What did King Arthur have for Christmas Dinner?

by michaelharvey, December 28, 2019 in Folktales, General, King Arthur, Mabinogi, Mythology

Asking what King Arthur had for Christmas Dinner is not as stupid as it seems. To answer it we need to know which one of  the many Arthurs we are talking about. The one that most interests me is the Arthur of the long Welsh epic, the Mabinogi. This is Arthur the warrior, statesman, hunter, freer of prisoners. A man of action and a man of nature. In fact, the Arthur of Pig Boy.

This King Arthur would definitely have feasted as there is a lot of feasting in Pig Boy. Feasting is a great way to demonstrate wealth and generosity. It is also an opportunity to broker deals with other leaders and arrange treaties and do some business deals. In fact we still do this. Whenever an important politician visits a foreign country they are formally and ritually welcomed with a banquet.

What kind of Christmas would it have been?

The scribes who wrote the surviving manuscripts and those who heard them read were educated, medieval and Catholic. So it is strange that in the stories of the Mabinogion (the source for Pig Boy) there is almost no religion. They only use the word ‘God’  when swearing an oath or greeting another person. Nobody ever prays to or praises a higher being. There is one moment, in the Third Branch of the Mabinogi, when a character disguises himself as a priest and then a bishop. But that does not really count as he is only dressing-up in order to fool someone else. There is a complete absence of any religious authority in these stories, which is really unusual and very interesting.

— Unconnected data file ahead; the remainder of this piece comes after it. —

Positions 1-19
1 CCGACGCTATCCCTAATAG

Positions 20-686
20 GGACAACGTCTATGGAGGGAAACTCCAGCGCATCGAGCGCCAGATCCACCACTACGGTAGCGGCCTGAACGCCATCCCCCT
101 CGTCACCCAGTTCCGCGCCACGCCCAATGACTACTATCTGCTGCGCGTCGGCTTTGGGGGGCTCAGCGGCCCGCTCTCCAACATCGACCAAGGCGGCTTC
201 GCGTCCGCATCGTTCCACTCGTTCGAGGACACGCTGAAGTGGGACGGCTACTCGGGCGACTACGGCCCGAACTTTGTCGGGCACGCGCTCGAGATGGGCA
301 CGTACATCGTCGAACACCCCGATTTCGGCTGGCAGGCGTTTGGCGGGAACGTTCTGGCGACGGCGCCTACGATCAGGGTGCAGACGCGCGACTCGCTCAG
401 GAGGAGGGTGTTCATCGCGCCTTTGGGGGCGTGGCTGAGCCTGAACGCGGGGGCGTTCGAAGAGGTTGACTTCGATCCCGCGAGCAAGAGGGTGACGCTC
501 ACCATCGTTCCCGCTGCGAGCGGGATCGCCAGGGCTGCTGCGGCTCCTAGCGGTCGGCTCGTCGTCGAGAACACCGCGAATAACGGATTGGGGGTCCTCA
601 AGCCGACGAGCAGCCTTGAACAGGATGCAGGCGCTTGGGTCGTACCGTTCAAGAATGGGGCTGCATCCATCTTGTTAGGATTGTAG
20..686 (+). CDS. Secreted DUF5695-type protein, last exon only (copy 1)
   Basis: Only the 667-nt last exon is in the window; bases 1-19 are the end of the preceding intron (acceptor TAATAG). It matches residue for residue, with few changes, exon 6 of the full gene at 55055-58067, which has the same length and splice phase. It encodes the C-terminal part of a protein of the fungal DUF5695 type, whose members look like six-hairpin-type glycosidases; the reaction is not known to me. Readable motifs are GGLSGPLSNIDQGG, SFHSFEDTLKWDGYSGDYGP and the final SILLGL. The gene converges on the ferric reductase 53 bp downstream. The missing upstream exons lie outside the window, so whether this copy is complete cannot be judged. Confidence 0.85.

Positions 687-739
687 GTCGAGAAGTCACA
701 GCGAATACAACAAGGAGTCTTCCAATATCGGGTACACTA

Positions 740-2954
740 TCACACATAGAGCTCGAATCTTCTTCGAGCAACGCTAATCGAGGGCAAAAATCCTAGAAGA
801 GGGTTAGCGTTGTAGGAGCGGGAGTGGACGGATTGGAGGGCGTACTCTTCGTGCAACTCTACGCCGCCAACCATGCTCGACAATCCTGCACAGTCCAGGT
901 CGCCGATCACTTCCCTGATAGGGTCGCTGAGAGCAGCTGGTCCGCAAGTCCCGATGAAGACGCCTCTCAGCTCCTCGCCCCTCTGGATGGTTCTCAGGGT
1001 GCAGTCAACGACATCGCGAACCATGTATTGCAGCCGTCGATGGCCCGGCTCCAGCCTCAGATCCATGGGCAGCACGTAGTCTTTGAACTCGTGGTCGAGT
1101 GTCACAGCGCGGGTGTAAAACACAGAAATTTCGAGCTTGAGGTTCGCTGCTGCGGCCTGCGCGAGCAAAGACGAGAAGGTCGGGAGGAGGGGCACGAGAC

Bute Park in the snow

Unusually snowy day in Cardiff

Does this mean that the people in the story were unspiritual and only interested in worldly posessions and ambition? Not at all, although status and stuff were both important for the main characters. Patrick Thomas, the former rector of the Welsh country parish of Brechfa, is well placed to talk about Welsh spirituality. He calls it ‘incarnational’. It is in the bodies of those who worship and the the body of the community. You may be familiar with the Bible verse ‘the kingdom of God is within you’ (Luke 21:8). In Welsh, the phrase that means ‘within you’ in English is as ‘yn eich plith’ which means amongst you. If you translate the Welsh phrase literally you get ‘folded amongst you‘. This phrase feels so poetic that it is certainly pointing beyond itself. So, a deeply incarnational aspect of being in the world ends up being transcendent, after all!